Friday, January 29, 2010

Why The iPad Is Crap Futurism

(A great article by io9 about not just the iPad, but where our technology and us with it is headed. Personally I think it sheds a light on just how retarded most of Apple's products actually are.)

The real question about Apple's new multi-touch pseudo-computer, dubbed the iPad, is not whether it sucks or rocks. What all of us really want to know is whether it will change the future. The answer? Yes, but badly.

The iPad And The World Of Tomorrow

To break it down: The iPad looks basically like an iPhone, but with a 9.7 inch screen. It runs the same software as the iPhone, can connect to the internet, and seems to work nicely for reading books, newspapers and magazines, watching video, checking Google maps, reading your email, surfing the web, and casual gaming. Like the iPhone, it has no keyboard - you can touch-type on the screen. (It also has a keyboard attachment that you can buy separately.)

Why is this outsize version of the iPhone so important that the internet basically exploded over it yesterday? Mostly because Apple's last two new mobile devices - the iPod and the iPhone - changed the way people think about computers. They really did change the future, by making it glaringly obvious that computing devices are not all desktop PCs - they can be specialized music players, or telephone/internet toys that put the web in your pocket. They are the beautiful, cool poster gadgets for the mobile computer generation; they are what we imagine when we think of tomorrow's machines.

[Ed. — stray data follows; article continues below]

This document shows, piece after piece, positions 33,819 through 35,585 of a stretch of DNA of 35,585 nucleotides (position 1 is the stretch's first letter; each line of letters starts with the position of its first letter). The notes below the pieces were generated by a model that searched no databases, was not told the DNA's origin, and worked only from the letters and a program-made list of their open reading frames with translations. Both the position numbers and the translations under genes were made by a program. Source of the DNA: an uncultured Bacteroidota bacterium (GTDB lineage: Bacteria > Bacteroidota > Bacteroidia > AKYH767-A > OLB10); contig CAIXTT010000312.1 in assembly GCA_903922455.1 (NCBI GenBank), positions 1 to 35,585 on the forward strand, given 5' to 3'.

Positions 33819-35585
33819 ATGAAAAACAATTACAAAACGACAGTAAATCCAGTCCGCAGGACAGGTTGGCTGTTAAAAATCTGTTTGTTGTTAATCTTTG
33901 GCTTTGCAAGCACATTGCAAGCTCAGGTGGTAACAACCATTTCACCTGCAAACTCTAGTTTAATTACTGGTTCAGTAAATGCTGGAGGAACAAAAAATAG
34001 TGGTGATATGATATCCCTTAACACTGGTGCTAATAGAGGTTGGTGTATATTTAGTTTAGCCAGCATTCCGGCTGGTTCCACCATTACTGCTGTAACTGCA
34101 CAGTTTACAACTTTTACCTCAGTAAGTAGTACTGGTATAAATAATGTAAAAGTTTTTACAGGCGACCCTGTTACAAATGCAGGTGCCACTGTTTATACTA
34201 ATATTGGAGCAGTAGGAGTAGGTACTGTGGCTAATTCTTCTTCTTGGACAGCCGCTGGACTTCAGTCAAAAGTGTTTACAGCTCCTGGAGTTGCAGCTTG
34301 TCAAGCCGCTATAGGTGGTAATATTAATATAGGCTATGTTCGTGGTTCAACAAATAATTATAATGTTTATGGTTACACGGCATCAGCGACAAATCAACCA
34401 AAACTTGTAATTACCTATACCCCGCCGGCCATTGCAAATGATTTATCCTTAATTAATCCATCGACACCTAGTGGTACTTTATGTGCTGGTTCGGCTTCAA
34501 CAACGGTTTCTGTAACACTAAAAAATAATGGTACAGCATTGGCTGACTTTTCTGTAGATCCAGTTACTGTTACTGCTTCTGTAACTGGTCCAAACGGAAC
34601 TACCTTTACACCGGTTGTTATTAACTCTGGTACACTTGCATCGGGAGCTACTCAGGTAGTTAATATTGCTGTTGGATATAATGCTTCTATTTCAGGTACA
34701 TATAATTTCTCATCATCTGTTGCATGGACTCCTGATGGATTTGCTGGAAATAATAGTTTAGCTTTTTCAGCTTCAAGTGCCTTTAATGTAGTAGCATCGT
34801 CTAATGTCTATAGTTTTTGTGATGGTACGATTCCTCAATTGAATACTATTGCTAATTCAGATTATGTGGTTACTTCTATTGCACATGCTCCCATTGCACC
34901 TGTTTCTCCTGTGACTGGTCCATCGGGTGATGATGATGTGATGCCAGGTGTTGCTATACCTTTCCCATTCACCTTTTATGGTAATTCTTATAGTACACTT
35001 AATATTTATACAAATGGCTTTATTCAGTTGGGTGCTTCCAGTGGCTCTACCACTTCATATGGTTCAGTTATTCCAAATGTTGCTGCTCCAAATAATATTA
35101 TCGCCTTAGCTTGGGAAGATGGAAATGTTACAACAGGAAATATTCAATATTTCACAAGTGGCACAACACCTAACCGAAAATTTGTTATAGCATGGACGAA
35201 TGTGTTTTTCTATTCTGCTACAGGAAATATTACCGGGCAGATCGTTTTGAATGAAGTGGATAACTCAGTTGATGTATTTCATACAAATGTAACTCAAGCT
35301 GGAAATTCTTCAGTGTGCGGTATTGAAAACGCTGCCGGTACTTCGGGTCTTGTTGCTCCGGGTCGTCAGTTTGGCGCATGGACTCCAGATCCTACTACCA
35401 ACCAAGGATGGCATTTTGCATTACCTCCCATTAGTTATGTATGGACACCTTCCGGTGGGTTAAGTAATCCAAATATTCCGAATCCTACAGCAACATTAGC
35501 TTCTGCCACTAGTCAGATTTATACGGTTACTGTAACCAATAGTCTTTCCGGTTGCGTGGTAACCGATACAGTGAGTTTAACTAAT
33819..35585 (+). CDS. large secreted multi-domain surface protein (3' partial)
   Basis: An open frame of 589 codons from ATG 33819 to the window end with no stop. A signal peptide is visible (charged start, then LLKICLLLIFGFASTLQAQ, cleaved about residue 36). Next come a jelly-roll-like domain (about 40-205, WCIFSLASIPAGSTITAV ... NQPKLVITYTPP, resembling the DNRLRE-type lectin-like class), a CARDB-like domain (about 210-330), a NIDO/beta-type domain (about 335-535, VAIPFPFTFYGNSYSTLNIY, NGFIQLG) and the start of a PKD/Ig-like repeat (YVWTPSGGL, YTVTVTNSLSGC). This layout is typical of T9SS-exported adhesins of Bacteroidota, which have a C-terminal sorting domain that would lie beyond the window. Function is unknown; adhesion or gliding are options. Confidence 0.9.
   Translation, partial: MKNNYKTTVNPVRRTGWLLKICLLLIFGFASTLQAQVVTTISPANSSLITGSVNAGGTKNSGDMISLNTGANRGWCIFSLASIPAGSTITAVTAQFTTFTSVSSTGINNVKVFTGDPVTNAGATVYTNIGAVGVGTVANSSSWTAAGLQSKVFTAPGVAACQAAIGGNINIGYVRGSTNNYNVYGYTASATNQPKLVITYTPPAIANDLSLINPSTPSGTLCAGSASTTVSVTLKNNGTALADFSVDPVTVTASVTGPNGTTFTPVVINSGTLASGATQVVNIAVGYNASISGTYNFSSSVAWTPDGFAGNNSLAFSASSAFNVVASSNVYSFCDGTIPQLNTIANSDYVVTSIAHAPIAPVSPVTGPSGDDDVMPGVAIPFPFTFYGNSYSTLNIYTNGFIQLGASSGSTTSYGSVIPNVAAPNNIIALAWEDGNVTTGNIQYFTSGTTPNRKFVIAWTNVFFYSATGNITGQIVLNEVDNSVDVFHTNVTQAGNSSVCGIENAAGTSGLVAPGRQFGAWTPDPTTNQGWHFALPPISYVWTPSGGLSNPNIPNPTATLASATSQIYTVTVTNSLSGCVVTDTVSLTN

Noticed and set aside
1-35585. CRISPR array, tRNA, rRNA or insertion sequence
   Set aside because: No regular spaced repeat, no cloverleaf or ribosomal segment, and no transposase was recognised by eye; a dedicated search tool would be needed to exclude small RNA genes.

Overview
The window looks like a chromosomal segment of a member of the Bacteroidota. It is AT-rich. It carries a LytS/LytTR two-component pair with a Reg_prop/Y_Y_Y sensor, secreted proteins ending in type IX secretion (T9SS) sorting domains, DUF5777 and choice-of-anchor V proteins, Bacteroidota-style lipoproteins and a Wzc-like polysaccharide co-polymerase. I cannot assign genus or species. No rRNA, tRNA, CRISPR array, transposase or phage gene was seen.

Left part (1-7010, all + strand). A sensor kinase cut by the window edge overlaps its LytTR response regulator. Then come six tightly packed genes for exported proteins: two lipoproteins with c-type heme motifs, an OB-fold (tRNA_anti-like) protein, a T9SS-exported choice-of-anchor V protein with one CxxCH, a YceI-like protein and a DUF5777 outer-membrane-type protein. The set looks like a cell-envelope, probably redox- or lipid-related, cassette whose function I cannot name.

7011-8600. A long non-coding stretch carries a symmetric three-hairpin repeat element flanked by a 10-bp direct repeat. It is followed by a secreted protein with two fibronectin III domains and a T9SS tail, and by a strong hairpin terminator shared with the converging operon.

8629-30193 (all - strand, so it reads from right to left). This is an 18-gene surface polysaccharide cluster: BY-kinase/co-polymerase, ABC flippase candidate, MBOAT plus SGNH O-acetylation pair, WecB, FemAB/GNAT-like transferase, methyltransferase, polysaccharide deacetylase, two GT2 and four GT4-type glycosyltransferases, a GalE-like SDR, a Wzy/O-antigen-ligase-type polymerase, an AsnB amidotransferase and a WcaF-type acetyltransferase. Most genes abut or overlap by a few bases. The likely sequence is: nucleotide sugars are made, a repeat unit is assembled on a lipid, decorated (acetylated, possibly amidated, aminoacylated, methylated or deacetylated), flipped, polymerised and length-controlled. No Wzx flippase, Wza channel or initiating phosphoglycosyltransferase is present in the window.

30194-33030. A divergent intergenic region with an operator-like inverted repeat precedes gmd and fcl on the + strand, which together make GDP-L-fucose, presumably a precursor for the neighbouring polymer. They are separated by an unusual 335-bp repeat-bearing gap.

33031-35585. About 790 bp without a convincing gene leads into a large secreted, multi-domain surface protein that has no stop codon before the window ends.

The Mythical Convergence Device

The iPad promises to be just as revolutionary as its predecessors, for one reason. It embodies, as much as possible, the "mythical convergence device" that technophiles have been craving for almost two decades. The convergence device, which people began to discuss seriously in the 1990s, would be a unified gadget where you could consume many kinds of media, especially TV and the web, with the same gadget.

This is exactly what the iPad does, helped along by the fact that so much television is available online already. And you can add books to this convergence, too (possibly even with a Kindle app). The iPad is also the perfect shape for a convergence box. Its screen is about the size of a quality paperback or small television set. There's none of that scrunching your forehead as you peer into the teeny screen of the iPhone to read a book or watch YouTube.

What I'm saying is that the iPad appeals to a very deep and longlived fantasy in the consumer electronics world: A device that does it all. At least, if all you want to do is consume media.

And there's the problem.

Reinventing The Television

Apple is marketing the iPad as a computer, when really it's nothing more than a media-consumption device - a convergence television, if you will. Think of it this way: One of the fundamental attributes of computers is that they are interactive and reconfigurable. You can change the way a computer behaves at a very deep level. Interactivity on the iPad consists of touching icons on the screen to change which application you're using. Hardly more interactive than changing channels on a TV. Sure, you can compose a short email or text message; you can use the Brushes app to draw a sketch. But those activities are not the same thing as programming the device to do something new. Unlike a computer, the iPad is simply not reconfigurable.

The iPad emulates television in another way, too: You can channel surf through the Apps Store, but you can't change what's playing. Every single app that's available for the iPad has to be approved by Apple first, just like apps for iPhones. That means censorship of "offensive" apps, no apps that compete with Apple (i.e., no Google Voice), and no random app somebody wrote to do whatever obscure shit you want to do. So you've got thousands of channels and nothing on. You can only keep flipping through the channels, hoping in vain to see something other than reruns of Cheaters and Alf.